Introduction to organizational capital and legal departments

The following quote comes from Stephen Mayson, writing in Laura Empson, ed., Managing The Modern Law Firm: New Challenges New Perspectives (Oxford Univ. Press 2007) at 152.
‘Organizational capital is thus distinct from both human capital (which is embedded in individuals) and social capital (which is embedded in the relationships between individuals).”

“Organizational capital can be regarded as relating to either or both of: (a) the method of delivering legal services (such as teams, knowledge management systems and routines), or (b) the context for that delivery (such as reputation and brand, culture, contracts, structure, and strategy).”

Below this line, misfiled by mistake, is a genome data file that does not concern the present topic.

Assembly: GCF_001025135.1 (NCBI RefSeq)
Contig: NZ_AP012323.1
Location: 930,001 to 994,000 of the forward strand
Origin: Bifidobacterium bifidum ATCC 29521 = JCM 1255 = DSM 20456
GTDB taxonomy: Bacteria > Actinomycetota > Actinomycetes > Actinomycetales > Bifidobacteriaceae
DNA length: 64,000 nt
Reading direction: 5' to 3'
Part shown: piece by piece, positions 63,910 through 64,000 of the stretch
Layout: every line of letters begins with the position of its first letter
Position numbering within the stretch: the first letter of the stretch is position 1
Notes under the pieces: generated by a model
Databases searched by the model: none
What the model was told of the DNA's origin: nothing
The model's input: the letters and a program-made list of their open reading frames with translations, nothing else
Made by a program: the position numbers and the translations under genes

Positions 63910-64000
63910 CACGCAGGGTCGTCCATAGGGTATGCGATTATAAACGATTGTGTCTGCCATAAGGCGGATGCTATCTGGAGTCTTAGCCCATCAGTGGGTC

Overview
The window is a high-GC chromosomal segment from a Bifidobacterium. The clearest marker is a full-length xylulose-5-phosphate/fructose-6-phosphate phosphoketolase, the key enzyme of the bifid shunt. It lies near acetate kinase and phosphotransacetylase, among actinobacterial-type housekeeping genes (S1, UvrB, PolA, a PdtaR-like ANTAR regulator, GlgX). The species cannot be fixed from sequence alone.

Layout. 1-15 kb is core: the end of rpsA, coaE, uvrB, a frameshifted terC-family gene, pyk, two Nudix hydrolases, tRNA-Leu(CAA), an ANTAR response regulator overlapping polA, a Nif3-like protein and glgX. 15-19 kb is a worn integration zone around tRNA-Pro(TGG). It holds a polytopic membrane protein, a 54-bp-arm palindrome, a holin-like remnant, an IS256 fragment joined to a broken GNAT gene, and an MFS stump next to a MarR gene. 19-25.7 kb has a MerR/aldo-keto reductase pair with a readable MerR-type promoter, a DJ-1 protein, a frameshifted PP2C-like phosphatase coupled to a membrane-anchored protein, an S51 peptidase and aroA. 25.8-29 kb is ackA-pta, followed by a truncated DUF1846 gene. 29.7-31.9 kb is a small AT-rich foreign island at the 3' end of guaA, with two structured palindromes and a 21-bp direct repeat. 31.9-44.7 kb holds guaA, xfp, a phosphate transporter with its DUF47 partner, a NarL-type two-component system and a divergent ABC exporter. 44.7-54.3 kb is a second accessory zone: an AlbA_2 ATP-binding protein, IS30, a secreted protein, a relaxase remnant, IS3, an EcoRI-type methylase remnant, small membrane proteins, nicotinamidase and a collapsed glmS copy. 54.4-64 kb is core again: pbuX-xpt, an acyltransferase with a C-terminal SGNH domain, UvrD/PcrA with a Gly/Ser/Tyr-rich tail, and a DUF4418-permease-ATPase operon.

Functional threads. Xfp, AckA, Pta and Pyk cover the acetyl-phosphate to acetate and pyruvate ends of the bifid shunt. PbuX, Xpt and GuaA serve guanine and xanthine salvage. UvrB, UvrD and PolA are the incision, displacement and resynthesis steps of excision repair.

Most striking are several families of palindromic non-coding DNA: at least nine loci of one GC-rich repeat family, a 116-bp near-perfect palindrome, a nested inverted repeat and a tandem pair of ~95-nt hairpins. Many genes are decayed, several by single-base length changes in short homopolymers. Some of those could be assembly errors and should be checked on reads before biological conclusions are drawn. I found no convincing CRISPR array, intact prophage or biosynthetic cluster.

Legal departments similarly possess organizational capital – methods of serving their clients and contexts. Methods include self serve, lawyers co-located with clients, training, Single Points of Contact, templates and many other resources that help a legal department, as a function, advise and counsel its clients.

Context includes how clients feel about in-house lawyers, competition with outside counsel, alignment with clients, client satisfaction strategies, and the ethnographic culture (the “feel”) of the department.

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